I’ve been participating in Jersey City Writers’ Full Story workshops pretty much since I joined the group. As someone who works best with full-length novels, rather than short stories or excerpts, the book club-like format was perfect for me, both as the person getting critiqued and as a reader. As a writer, it’s super helpful to get multiple perspectives on a book, to see what’s working and what isn’t, and how all those words land.
It’s also helpful for getting that book written in the first place.
Back in 2016, I signed up for a Full Story workshop in mid-2017 even though I didn’t even have a new book written yet. But I signed up for a Full Story workshop, and knowing I had a deadline for that workshop helped drive me across the finish line. The thing about first drafts is they don’t have to be good. They just have to exist. It’s so easy as a writer to get caught up in little nuances and details that keep you from finishing the dang thing. With the Full Story deadline looming, I didn’t have time to worry about nitpicks. I just had to get the plot down on the page.
Another thing about writing: sometimes, time is the best editor. You need to be able to step back from your manuscript so that you can come back to it with fresh eyes. What’s nice about the Full Story is that a break period is built in. Between the time you turn in your manuscript and the time of your critique session, a whole month passes, giving your work-in-progress time to breathe.
With my novel, Stronger Than a Bronze Dragon, I made up a lot of it as I went along. I had a vague idea for the overall plot, but for the most part was just improvising my way forward. I had no idea if the story made sense to a reader, or if the characters were coming across as intended. During my Full Story session, it was really helpful to hear what various people thought.
Of course, there were plenty of disagreements among readers—you’re never going to please everyone. Somebody could say “I love this” and someone else could say “I hate it,” referring to the same scene. But when you know who your readers are, you can take that into account. If the person who hates a scene doesn’t usually read your genre, maybe take that with a grain of salt. As the author gets the opportunity to ask questions at the end, I had the chance to clarify some of those disagreements and consider which notes I wanted to take and which I could safely ignore.
After taking pages and pages of notes during my Full Story critique session, I once again set my manuscript aside for a while, just to give myself some space. Then organized my notes chronologically (by events in the book) and set about revising.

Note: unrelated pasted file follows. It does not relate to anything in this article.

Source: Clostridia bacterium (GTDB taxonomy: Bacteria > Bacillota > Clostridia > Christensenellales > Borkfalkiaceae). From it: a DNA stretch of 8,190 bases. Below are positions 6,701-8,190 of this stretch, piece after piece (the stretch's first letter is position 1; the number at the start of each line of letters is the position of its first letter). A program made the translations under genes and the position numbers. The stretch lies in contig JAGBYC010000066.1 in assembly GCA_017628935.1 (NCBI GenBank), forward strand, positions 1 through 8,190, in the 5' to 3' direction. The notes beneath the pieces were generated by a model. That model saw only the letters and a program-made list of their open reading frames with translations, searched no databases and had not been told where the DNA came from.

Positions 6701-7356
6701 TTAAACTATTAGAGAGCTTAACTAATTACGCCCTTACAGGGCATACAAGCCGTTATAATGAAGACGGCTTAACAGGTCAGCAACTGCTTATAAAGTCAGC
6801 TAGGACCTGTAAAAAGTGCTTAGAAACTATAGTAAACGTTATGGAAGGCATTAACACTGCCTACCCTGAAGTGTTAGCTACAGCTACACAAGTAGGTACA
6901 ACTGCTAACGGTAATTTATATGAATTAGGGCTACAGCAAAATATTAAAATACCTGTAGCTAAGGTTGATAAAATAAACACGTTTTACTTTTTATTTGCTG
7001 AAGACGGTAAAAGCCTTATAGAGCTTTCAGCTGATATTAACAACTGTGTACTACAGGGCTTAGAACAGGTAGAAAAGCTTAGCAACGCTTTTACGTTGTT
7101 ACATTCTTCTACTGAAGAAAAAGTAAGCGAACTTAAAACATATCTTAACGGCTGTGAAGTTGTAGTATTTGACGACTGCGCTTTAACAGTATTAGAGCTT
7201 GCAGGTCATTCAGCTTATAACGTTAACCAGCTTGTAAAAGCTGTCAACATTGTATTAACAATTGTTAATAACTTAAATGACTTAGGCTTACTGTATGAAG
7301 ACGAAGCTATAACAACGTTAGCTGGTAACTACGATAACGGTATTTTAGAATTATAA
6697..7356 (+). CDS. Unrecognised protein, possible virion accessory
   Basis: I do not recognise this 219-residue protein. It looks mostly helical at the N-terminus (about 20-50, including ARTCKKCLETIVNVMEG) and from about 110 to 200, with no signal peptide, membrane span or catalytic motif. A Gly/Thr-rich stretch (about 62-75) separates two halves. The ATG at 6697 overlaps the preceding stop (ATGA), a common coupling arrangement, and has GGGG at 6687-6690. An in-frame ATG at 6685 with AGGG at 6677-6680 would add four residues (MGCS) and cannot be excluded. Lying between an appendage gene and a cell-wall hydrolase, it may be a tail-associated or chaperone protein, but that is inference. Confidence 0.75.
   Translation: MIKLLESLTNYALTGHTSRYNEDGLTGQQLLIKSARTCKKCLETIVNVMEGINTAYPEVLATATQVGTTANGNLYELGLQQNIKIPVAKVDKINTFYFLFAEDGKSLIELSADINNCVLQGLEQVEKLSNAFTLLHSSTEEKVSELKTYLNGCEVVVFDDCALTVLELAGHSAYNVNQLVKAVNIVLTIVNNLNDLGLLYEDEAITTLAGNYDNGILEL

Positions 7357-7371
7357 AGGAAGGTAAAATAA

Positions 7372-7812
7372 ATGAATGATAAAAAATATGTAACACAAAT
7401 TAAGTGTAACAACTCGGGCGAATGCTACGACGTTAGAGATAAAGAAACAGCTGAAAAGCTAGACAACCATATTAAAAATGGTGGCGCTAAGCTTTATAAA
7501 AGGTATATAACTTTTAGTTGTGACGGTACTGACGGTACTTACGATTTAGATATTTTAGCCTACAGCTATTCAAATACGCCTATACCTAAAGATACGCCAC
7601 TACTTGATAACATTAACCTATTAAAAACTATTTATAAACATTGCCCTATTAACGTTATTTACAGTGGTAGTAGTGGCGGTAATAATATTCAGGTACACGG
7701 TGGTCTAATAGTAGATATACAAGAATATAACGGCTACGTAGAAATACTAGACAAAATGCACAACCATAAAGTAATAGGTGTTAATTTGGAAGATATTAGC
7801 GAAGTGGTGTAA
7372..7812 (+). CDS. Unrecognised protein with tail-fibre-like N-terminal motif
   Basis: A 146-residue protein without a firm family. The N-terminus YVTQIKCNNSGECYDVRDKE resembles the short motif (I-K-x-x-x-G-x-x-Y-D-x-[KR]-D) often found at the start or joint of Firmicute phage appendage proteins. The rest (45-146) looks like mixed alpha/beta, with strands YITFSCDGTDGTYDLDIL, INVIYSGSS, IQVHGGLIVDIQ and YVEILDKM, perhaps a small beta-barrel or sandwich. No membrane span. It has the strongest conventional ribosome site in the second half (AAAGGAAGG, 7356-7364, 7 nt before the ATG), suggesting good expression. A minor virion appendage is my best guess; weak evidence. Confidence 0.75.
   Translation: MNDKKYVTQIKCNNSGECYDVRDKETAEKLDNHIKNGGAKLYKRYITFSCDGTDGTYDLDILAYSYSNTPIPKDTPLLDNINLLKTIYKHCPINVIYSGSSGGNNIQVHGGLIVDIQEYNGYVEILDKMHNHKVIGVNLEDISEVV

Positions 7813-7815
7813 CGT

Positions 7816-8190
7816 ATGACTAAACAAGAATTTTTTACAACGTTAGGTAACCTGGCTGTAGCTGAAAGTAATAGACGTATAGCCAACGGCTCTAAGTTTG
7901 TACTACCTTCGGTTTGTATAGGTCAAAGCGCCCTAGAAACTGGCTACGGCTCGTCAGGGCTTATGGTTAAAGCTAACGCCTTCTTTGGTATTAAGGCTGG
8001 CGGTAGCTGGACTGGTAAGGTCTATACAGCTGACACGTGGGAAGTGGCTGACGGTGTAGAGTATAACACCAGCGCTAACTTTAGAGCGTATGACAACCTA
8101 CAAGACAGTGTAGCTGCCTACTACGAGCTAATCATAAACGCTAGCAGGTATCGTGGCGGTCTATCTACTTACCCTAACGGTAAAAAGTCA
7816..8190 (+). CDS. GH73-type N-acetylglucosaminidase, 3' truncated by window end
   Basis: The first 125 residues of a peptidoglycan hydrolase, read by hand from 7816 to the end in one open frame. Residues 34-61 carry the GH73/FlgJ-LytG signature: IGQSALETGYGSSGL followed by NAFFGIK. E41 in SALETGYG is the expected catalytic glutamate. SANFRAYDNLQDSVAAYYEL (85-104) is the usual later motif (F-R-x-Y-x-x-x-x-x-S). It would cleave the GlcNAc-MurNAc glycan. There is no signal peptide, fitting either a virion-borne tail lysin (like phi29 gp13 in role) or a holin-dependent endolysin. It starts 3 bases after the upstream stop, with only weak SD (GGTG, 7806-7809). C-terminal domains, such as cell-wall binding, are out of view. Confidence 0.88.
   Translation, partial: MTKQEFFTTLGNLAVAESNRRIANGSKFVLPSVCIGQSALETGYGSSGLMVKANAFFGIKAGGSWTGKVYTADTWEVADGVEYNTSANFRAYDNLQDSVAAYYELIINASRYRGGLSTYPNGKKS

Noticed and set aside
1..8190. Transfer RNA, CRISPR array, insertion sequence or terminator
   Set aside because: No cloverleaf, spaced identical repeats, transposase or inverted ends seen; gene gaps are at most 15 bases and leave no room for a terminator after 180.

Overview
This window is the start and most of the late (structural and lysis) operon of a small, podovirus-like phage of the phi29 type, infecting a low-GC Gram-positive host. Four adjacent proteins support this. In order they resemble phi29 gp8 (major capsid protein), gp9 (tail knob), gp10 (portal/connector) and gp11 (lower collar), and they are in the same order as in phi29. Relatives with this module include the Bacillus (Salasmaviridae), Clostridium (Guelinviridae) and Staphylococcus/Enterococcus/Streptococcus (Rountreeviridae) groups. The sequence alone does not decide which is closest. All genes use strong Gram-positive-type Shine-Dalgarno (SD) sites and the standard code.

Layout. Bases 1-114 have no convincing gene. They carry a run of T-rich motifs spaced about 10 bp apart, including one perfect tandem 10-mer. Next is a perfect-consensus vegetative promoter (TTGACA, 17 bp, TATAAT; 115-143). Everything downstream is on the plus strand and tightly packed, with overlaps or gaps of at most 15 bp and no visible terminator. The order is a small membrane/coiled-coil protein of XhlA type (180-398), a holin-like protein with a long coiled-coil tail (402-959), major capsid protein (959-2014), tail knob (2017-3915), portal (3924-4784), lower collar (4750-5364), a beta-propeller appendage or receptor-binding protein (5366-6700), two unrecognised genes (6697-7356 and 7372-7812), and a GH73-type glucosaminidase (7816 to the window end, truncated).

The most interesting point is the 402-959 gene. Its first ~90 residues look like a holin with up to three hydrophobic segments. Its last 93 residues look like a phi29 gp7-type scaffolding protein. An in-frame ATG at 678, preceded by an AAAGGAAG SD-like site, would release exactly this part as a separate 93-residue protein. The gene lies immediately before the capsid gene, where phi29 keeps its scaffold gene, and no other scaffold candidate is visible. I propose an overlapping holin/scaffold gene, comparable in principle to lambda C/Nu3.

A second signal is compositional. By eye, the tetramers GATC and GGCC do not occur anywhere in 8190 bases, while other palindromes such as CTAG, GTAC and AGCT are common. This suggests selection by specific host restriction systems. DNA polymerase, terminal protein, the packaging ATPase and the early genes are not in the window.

Another way the Full Story workshop helped was by showing me which parts of the story really excited the readers. I used that to inform my pitch when I decided to submit to publishers.
How I found my publisher is a bit unusual. There are a bunch of pitch events on Twitter these days, where writers tweet a pitch for their book using specific hashtags, and participating agents and editors scroll through the pitches and “favorite” the manuscripts they want to see. I was at work, procrastinating by scrolling through Twitter, when I realized it was the day of one such event, #PitMad.
Without really thinking much of it, I dashed off a quick pitch, figuring “might as well throw my hat in the ring.” To my surprise, several agents and two editors “favorited” it. I guess everyone was in the mood for a YA adventure set in a fantasy version of China about a warrior girl who teams up with a thief to fight the demon king and save her village. That’s pretty much what the pitch said.
I submitted the manuscript to said agents and editors and wound up signing with an agent who then sold it to a publisher.
The Full Story had a significant impact on shaping the manuscript into something a publisher would find appealing, and I made sure to thank my readers in the book’s acknowledgements. Thanks to the workshop’s feedback, I was able to make the story into the best version of what it could be, enough so that my agent didn’t even have any comments on it other than a handful of nitpicks. The editor at Page Street Publishing did have a few additional revisions, but it was mostly playing up parts that were already there.
I ended up doing the whole thing again, signing up for a workshop before I’d written a book and blitzing through the first draft to get it into the workshop in time. That book was in much rougher shape by the time I sent it in, and it was really helpful to hear from the readers what would make it more interesting. That manuscript is currently out on submission with editors. Once again, the agent loved it after I revised based on the Full Story’s feedback.
Reader feedback in the early stages of a manuscript’s life is vital to any writer, and as far as I know, the Full Story is the only workshop that lets authors submit entire manuscripts. Even college creative writing programs often only let you submit a few chapters at a time. For any Jersey Ctiy Writer who’s writing a novel, or even considering writing one, I highly recommend stopping in to check it out!